Former Calgary Mayor Naheed Nenshi in his campaign launch video.
Former Calgary Mayor Naheed Nenshi in his campaign launch video. Credit: Naheed Nenshi campaign Credit: Naheed Nenshi campaign

As expected, former Calgary mayor Naheed Nenshi has joined the contest to replace Rachel Notley as leader of the Alberta NDP, and his arrival yesterday with a slick video, a professional website, highly quotable opening lines, and some high-profile endorsements changes things dramatically. 

Say what you will about Nenshi’s qualities as a person or a politician, he is a national figure beloved by mainstream media all the way from Calgary to downtown Toronto and back.

His arrival in the race was greeted with an intense media buzz that is not going to go away until the votes are all counted.

A couple of headlines tell the story as the media sees it, and is going to keep on seeing it.

“Naheed Nenshi is sure to shake up the Alberta NDP leadership race,” said The Toronto Star atop a column by commentator Gillian Steward, a former managing editor of the Calgary Herald

“Naheed Nenshi’s entry into the NDP race is a jolt for Alberta politics,” said the Toronto Globe and Mail over Calgary correspondent Kelly Cryderman’s column.

Cryderman summed up mainstream media’s hopes for the race perfectly, now that the former mayor has added a little celebrity sparkle to the mix: If Nenshi becomes the leader of the Opposition and challenges United Conservative Party Premier Danielle Smith in the election expected in 2027, she wrote, “it will make for one of the country’s most riveting clashes of political ideologies and personas, ever.”

Well, It’s probably fair to say this means the media was bored with a bunch of candidates they didn’t know or care about and this spices things up for them considerably. 

But, really, it’s true – if Nenshi wins, the next election will be a riveting clash.

And who can blame a reporter for liking a good yarn? 

Nenshi’s a performer, he’s got great lines, and he knows how to deliver them. 

“This government is like nothing I’ve ever seen before,” he said yesterday as soon as he’d kicked in the door and started taking potshots at Smith. “They’re not only incompetent, they’re dangerous. And they’re immoral.”

So, what do you really think, Nenshi? 

He has more. 

“We need to do better,” he continued. “We need to be better prepared for the future. We need better public services. Because this government only knows how to do two things: They know how to pick fights, and they know how to waste money. 

“And as they’re busy picking fights and wasting money, life gets harder. It’s getting harder and harder to live here. Our utilities and insurance rates are through the roof, too many of us don’t have a family doc, our kids are in larger and larger classrooms, you can call an ambulance and not know if there’s gonna be an ambulance available. …

“We’re still one of the wealthiest jurisdictions in the world and this is unacceptable. It is entirely because we have such a terrible government.” 

Who can argue with that? Who doesn’t love it that he’s actually saying it?

Nenshi’s slick opening video hits the same notes – and even has a little magic moment when Tommy Douglas briefly appears on the screen. (This isn’t quite Bernie Sanders’ America, though. It won’t make you actually shed tears. But Tommy might make your eyes a little damp. Why didn’t anyone else think of that?)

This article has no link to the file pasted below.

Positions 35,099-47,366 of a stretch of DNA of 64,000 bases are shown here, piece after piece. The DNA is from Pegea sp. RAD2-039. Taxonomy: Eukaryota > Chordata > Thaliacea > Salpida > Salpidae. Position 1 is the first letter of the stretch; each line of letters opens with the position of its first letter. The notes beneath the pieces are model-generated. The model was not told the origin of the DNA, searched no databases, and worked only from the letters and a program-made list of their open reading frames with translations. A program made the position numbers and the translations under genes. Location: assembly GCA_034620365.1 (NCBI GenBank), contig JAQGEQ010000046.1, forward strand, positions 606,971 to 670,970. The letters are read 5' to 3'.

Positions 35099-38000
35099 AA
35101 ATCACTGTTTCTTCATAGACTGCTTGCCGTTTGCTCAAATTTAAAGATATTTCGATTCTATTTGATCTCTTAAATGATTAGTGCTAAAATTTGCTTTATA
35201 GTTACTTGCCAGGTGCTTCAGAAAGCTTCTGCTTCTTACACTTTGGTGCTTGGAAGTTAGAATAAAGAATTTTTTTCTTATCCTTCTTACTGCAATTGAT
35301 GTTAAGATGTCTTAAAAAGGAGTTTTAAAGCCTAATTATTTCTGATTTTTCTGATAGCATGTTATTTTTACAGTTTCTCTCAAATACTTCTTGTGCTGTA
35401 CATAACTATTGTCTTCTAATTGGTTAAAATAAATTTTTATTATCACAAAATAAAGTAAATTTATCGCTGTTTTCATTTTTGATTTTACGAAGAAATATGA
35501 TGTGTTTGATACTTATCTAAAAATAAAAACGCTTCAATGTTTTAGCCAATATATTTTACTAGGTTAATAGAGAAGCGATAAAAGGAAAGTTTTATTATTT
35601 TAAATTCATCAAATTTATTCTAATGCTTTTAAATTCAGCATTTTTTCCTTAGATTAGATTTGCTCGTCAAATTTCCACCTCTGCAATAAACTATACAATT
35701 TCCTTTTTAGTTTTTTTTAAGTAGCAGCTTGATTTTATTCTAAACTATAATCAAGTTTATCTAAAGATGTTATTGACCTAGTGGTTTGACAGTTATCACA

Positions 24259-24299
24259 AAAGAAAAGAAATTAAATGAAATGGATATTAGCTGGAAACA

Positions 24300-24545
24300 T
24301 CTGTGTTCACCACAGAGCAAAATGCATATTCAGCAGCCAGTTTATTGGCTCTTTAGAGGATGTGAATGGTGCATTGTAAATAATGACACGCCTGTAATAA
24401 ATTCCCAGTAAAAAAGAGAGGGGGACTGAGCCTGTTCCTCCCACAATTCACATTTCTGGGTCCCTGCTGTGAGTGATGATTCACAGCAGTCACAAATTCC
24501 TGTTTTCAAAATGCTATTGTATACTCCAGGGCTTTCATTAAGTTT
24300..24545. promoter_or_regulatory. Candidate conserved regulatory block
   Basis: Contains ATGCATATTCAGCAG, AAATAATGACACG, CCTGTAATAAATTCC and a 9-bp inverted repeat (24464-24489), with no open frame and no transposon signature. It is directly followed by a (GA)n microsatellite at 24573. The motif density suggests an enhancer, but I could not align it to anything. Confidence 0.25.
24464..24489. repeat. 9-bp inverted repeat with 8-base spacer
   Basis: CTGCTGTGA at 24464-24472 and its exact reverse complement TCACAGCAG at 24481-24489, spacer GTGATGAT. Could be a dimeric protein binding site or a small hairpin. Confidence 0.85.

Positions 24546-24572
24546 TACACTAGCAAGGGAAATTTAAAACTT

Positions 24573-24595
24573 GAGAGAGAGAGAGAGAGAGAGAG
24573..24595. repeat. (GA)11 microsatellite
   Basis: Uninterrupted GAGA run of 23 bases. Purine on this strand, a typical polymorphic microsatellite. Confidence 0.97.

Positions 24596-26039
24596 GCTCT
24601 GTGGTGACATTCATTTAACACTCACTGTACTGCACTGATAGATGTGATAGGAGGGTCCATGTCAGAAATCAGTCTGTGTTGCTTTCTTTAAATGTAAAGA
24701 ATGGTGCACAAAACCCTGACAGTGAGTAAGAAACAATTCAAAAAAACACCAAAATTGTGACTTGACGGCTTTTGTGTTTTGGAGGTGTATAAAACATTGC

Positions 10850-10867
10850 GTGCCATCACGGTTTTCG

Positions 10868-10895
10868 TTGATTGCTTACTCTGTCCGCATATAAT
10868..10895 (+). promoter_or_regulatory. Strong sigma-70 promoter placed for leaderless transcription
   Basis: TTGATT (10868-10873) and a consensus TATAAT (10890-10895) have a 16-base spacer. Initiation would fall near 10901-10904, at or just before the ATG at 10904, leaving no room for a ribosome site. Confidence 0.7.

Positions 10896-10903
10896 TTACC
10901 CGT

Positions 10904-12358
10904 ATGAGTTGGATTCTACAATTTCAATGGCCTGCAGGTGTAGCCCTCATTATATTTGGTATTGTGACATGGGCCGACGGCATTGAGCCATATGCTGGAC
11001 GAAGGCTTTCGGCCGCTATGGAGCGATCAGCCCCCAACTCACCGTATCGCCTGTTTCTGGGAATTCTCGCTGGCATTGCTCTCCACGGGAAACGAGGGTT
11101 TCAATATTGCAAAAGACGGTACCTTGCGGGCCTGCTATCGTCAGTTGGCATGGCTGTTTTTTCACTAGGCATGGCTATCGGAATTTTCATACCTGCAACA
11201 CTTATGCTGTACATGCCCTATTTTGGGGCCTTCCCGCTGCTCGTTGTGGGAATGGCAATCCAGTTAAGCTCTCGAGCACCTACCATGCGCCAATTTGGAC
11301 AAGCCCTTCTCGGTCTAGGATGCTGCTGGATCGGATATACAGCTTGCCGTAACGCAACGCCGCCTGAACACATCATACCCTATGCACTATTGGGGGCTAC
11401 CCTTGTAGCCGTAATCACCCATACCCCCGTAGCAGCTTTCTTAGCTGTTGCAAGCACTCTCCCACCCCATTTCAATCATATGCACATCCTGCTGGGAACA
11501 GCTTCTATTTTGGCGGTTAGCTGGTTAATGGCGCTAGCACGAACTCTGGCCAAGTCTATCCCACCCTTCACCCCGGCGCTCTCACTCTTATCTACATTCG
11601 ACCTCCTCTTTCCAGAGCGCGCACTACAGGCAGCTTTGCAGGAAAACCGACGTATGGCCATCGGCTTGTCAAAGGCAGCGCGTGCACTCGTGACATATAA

Whether or not Nenshi is really the front runner can be debated, but it can be taken as given that from today on, the national media is going to treat him as if he is.

NDP members – old ones, anyway – may not have made up their minds about Nenshi. 

Many fear, legitimately, that he’s not really a New Democrat and won’t honour the traditions of the party – one of which is that you’re supposed to do your time in the trenches before you get promoted to leader. 

But as I said yesterday, Rachel Notley created a coalition that can form a government again, but only with the help of people like the Calgarians to whom Nenshi appeals.

It certainly did no harm when former Calgary city councillor and NDP candidate Druh Farrell tweeted yesterday that “Nenshi governed with unwavering honesty and integrity, stood up for human rights and the health and well-being of his constituents, and showed incredible leadership and compassion during times of crisis. Those are all NDP values.”

Or that Calgary-Elbow MLA Samir Kayande, one of the star candidates MNotley recruited to win Calgary, tweeted: “I am proud to offer @nenshi my enthusiastic support for the Alberta NDP leadership. He governed Calgary capably, lives by his progressive values, and effectively communicates a strong vision for Alberta.”

It probably didn’t hurt either when the usual suspects in the right-wing Twittersphere started screeching about what a rotten person the former mayor is, promising exposés in their dreary house organs, and huffing that he’d be as easy as pie to beat.

The conventional wisdom in NDP circles is that Nenshi is going to have to sell a heck of a lot of memberships to overcome opposition from long-time NDP members uncomfortable with the idea of a leader with no history in a party in which until recently – until yesterday, that is – history was everything for would-be leaders. 

Well, the conventional wisdom is usually right, but I wouldn’t put it past Nenshi to find a way around it this time.

David J. Climenhaga

David J. Climenhaga

David Climenhaga is a journalist and trade union communicator who has worked in senior writing and editing positions with the Globe and Mail and the Calgary Herald. He left journalism after the strike...